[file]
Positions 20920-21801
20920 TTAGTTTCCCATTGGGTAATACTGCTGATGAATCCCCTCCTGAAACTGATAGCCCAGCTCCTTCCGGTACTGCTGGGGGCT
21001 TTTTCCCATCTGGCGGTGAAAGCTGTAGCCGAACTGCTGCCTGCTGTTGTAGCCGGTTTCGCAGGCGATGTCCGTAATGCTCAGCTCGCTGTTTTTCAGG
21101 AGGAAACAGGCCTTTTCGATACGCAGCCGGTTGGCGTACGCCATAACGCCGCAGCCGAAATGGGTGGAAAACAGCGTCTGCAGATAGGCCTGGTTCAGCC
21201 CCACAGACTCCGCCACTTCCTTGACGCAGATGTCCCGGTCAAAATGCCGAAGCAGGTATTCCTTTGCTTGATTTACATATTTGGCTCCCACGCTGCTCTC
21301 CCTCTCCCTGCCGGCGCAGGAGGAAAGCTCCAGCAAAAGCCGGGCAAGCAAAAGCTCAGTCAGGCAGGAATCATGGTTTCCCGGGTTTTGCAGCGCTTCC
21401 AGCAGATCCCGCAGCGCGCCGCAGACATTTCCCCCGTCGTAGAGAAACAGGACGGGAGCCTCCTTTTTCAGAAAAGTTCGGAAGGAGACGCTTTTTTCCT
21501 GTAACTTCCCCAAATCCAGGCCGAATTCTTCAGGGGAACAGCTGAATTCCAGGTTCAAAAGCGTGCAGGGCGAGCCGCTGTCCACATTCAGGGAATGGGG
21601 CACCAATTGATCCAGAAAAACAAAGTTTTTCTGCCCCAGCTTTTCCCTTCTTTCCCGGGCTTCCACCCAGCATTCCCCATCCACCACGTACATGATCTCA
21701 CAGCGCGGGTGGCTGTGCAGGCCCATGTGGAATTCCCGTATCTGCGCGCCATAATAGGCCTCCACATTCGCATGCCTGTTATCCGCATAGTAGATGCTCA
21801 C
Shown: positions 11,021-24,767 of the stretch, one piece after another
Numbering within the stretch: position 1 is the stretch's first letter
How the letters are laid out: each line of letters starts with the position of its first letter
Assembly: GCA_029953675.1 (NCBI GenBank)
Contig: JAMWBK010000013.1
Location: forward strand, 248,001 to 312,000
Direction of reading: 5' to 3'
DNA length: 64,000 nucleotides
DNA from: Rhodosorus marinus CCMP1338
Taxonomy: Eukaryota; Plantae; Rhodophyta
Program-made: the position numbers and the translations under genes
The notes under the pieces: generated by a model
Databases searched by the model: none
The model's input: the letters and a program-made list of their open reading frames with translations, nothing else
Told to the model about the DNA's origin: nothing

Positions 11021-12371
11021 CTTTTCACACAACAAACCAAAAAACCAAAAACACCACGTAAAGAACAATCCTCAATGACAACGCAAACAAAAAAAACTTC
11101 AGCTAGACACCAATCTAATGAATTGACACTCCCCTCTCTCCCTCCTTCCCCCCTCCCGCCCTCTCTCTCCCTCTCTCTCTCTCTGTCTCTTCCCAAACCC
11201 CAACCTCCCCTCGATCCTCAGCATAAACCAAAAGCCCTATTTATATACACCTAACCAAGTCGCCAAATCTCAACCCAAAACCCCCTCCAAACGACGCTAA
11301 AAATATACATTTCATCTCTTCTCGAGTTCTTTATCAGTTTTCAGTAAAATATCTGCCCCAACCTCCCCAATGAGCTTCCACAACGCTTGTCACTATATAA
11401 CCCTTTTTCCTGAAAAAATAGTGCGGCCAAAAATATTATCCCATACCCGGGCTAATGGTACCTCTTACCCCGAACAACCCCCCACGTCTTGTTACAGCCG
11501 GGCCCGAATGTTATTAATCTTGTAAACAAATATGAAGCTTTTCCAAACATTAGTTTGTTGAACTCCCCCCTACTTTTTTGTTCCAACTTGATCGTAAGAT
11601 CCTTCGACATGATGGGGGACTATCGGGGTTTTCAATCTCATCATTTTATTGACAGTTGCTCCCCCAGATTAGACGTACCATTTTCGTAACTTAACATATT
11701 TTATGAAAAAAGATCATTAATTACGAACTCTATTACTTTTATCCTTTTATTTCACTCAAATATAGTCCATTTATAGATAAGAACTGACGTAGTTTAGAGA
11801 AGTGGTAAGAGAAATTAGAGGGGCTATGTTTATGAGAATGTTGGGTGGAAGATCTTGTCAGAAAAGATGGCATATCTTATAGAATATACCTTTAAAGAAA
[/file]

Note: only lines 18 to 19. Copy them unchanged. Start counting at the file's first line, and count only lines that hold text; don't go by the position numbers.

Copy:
Direction of reading: 5' to 3'
DNA length: 64,000 nucleotides